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The Jester archetype’s motto is: “If I can’t dance, I don’t want to be part of your revolution“. It's all about living in the present moment.
What are Jester examples? If you want to incorporate it into your brand strategy, these are the ideal examples of brands to use.
Jester brands use fun, playful, and optimistic tone of voice. They are frequently related to joy, happiness, insight, and optimism.
In this article, I will show you 10 examples of how to use the Jester archetype in branding.
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We will discuss the Jester archetype and its traits and characteristics.
Then I will give you concrete examples of the Jester brands in real life, and I will describe what they do in terms of the expression.
What kind of voice, message, colors, fonts, and imagery do they use to express that persona?
We will also talk about some of the best use case scenarios for using the Jester Archetype.
Furthermore, I will demonstrate how the Jester archetype fits into the larger archetypal framework.
We have 12 main archetypes, but there are actually 60 archetypes in total.
The Jester archetype family is consists of: the Entertainer, the Clown, the Provocateur, and the Shapeshifter.
Check out the promo video of my new course about Brand Archetypes.
The Jester is one of the primary archetypes that is all about having fun and living in the present moment.
The Jester archetype’s motto is: “If I can’t dance, I don’t want to be part of your revolution“.
Jesters may also be known as fools, tricksters, jokers, punsters, entertainers, clowns, pranksters, or comedians.
In film, no character personifies the Jester more than Jim Carrey's Ace Ventura.
He is an optimist who sees the good in every situation.
Jesters are young at heart, and they never seem to mature or become serious.
They encourage impulsive and unrestrained actions by bringing out the fun qualities of the inner child.
Jesters enjoy attracting attention and encouraging others to laugh along with them.
They have the capacity to defuse situations with their quick wit and sense of humor.
This archetype lives in the present moment, frequently using comedy to win others' hearts.
The Jester’s core desire is to live in the moment and with full enjoyment.
Jester brands aim to promote good times and make their target audience laugh, and they are afraid of boredom or loneliness.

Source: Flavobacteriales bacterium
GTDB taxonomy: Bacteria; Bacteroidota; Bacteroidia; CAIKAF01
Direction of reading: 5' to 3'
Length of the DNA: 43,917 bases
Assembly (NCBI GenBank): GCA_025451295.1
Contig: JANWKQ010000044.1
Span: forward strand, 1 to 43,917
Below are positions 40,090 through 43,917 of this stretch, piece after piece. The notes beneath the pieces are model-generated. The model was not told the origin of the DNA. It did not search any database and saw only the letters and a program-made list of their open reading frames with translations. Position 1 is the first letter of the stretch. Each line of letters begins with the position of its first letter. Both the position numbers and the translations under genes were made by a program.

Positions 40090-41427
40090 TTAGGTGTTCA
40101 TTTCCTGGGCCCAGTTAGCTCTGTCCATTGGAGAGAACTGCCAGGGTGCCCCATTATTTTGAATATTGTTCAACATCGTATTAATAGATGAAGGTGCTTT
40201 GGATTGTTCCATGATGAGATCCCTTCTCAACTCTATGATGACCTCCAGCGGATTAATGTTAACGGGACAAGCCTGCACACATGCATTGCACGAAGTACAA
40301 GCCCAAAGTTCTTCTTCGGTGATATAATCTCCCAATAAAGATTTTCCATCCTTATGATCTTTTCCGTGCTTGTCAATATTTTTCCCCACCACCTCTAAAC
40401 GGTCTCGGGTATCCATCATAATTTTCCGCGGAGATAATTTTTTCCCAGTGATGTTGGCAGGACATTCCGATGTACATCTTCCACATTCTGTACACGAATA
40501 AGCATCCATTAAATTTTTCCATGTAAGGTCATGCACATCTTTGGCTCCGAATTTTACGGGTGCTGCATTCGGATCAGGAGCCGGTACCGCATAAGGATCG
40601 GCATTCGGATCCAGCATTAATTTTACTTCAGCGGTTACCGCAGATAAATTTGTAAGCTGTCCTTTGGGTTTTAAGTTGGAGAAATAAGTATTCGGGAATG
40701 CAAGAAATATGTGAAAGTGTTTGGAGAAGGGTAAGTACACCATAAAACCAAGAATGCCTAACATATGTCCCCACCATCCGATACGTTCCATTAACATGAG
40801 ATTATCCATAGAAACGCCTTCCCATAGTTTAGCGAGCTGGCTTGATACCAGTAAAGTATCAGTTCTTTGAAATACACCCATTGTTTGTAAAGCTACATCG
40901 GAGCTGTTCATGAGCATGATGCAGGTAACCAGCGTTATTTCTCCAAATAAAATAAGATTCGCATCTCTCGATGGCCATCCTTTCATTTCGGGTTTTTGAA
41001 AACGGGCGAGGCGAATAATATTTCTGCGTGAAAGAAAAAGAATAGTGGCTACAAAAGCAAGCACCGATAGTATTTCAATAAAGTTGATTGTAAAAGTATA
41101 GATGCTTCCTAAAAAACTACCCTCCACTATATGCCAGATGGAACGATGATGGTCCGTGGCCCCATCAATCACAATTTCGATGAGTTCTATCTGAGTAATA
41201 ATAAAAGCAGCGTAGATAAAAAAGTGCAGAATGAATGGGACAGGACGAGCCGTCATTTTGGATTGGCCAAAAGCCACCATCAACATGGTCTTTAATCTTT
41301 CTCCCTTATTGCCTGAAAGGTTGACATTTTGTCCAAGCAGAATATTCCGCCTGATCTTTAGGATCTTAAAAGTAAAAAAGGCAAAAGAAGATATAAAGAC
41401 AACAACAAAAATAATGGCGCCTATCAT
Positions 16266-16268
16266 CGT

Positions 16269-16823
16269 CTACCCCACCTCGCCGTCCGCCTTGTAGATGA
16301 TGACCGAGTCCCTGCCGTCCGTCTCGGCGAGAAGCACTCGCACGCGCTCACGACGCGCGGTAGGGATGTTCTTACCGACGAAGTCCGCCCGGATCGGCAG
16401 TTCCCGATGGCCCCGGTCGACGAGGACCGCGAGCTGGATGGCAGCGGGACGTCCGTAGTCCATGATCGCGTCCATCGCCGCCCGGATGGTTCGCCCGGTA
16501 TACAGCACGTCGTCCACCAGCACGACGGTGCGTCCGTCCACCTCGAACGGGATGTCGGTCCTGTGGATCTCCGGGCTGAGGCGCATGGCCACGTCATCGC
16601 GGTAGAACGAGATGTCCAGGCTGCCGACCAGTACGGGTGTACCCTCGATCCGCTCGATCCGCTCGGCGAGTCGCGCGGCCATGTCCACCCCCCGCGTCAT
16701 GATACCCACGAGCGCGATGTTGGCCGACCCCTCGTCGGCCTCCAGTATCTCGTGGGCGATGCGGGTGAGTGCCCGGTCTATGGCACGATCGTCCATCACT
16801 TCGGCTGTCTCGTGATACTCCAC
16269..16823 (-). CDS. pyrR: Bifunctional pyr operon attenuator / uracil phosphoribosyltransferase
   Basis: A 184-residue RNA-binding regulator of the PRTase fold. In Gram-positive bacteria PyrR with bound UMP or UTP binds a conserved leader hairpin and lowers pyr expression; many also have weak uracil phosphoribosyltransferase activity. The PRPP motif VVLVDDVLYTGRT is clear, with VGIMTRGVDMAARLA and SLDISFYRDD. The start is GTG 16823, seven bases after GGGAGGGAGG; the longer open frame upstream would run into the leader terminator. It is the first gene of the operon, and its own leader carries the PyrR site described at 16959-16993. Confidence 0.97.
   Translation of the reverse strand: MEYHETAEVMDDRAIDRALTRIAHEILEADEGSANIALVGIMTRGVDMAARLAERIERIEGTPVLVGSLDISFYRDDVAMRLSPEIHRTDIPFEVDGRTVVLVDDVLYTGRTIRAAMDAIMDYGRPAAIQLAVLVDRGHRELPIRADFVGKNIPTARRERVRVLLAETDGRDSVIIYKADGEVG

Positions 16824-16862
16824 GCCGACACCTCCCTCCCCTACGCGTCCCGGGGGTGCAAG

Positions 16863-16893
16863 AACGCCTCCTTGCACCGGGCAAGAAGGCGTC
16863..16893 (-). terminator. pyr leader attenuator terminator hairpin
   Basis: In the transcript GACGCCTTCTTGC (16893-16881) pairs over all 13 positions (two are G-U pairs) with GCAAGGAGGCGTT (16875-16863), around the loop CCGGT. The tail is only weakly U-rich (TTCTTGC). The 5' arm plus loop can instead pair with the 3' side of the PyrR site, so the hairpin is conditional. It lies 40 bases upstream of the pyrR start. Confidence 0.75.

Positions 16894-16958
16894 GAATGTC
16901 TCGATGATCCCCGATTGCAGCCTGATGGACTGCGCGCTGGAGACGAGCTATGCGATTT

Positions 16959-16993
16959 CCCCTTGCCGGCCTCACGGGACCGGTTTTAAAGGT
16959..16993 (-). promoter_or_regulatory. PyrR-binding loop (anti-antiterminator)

Let me now give you some examples of how to use the Jester archetype in branding.
What are some well-known examples of the Jester archetype?
These are the best examples of brands that you can use if you want to use the Jester archetype in your brand strategy.
M & M’s are the perfect example of a Jester brand.
They embody the jester brand because their advertisements are full of fun, joy, and happiness.
Their characters consistently make us laugh and brighten our days, keeping the brand at the top of their category.
By including humor in its candy characters, M&M's was able to make light of something unhealthy—candy.
The second example is Old Spice, a male grooming product line that includes deodorants, soaps, shampoos, etc.
Old Spice shifted their focus through their personalities.
They retained their manly features while adding a healthy dose of humor, and they now appeal to younger people.
Their "The Man Your Man Could Smell" campaign is considered a masterclass in advertising humor.
GoDaddy is yet another, very different example of a brand that has adopted the Jester archetype.
It's an unusual name for a company that started out as a domain registrar.
With its slogan, "Make your own way", perpetuates the notion that companies exist to make webmasters happy.
They want to demonstrate that even the most mundane backend management tasks can be enjoyable and interesting.
Another example is Skittles, which are rainbow fruit-flavored button-shaped candies with firm sugar shells.
If you visit the Skittles website, you will notice that they are the embodiment of the Jester.
The goal of Skittles is to delight its customers and inspire them to be carefree and have fun in their own world of color, fun, and mischief.
And their slogan, "Taste The Rainbow," is a natural Jester archetype.
The Onion is a satirical news website that presents current events from the perspective of the silly.
While retaining an unsettling undercurrent of truth, The Onion demonstrates that it is not afraid to comment on any news.
With controversial themes or reporting style, they frequently cross the line of political correctness.
Next is Doritos, which is an American brand of flavored tortilla chips.
However, Doritos did not become a household name solely because of its product.
One of the main reasons people associate the brand with fun and good times is due to its amusing advertisements.
Dollar Shave Club is a brand that mails customers' razors and other personal grooming supplies.
The company made a big splash in the male grooming sector.